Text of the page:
Joseph Crawhall III

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Joseph Crawhall
Joseph Crawhall (Junior).png
Born20 August 1861
Died24 May 1913
NationalityBritish
Joseph Crawhall sculpted by James Pittendrigh Macgillivray 1881 (detail)

Joseph Crawhall (20 August 1861 – 24 May 1913[1]) was an English artist born in Morpeth, Northumberland.

Life[edit]

Crawhall was the fourth child and second son of Joseph Crawhall II and Margaret Boyd. Crawhall specialised in painting animals and birds. He was born 20 August 1861 at Morpeth, Northumberland. He trained at King's College London before going to Paris to work with Aimé Morot in 1882.[2]

In the 1880s and 1890s, his work became associated with the Glasgow Boys. He was strongly influenced by the Impressionists, and, like them, his work was rejected by the Establishment, in his case in the form of the Royal Scottish Academy.

In 1887/88 he visited Tangiers with Pollock Nisbet, Robert Alexander and Robert's son Edwin.[3]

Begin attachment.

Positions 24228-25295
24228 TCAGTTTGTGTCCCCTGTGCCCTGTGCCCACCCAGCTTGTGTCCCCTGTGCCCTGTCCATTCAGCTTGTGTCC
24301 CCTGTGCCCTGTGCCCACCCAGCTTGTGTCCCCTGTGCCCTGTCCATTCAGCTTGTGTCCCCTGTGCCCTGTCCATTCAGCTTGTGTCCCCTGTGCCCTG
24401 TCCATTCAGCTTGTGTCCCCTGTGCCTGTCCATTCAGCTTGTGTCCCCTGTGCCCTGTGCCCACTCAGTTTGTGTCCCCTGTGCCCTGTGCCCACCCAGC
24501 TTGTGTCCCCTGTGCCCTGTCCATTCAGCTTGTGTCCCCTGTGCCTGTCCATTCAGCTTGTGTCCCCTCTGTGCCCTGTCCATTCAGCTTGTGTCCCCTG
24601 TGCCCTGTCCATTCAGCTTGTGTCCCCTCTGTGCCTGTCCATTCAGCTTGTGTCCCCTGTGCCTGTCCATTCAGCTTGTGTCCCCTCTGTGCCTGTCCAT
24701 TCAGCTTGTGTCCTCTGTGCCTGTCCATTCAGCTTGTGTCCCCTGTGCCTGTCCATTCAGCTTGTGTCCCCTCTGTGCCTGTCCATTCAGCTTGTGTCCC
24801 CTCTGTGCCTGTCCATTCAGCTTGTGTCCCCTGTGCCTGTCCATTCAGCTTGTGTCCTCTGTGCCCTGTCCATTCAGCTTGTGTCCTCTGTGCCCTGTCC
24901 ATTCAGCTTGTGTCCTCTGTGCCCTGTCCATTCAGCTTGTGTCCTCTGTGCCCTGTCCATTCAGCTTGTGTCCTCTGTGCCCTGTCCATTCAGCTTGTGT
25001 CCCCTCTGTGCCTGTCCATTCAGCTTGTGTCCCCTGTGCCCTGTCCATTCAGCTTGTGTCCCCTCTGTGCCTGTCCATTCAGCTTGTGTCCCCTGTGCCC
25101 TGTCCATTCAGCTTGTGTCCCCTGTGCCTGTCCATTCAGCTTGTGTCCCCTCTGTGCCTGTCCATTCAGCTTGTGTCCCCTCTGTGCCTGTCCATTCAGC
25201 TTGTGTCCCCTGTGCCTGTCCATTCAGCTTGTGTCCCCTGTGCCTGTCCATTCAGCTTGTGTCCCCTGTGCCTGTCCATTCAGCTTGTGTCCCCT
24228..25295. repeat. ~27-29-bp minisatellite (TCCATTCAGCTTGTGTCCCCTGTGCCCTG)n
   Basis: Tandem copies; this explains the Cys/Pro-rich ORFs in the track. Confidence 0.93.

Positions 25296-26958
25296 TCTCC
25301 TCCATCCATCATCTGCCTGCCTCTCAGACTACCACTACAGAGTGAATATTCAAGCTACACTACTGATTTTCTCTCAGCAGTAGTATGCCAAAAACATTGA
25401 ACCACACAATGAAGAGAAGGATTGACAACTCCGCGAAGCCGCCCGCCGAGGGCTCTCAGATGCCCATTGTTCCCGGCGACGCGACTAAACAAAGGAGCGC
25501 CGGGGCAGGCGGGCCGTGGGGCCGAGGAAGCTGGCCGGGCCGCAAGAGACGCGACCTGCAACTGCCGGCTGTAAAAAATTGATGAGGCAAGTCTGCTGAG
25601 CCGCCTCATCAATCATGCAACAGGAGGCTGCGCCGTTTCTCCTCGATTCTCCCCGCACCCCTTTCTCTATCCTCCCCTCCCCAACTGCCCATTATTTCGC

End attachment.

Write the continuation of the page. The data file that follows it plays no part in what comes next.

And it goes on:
In the 1880s he travelled throughout Morocco and Spain, abandoning oil painting and moving to watercolours with a lighter palette. He died in London.

Legacy[edit]

Many of his works are viewable in the Kelvingrove Art Gallery and Museum and in the Burrell Collection. He has less works because he is known to have destroyed those he was unhappy with. There is a painting of him by Walter Westley Russell.[4]

Notes[edit]

  1. ^ Who's Who 1914, p. xxi
  2. ^ "Joseph CRAWHALL 1861–1913". The Tate. Archived from the original on 7 January 2014. Retrieved 4 July 2013.
  3. ^ "Archived copy". Archived from the original on 7 October 2018. Retrieved 16 February 2019.CS1 maint: Archived copy as title (link)
  4. ^ 7 paintings by or after Joseph Crawhall at the Art UK site

External links[edit]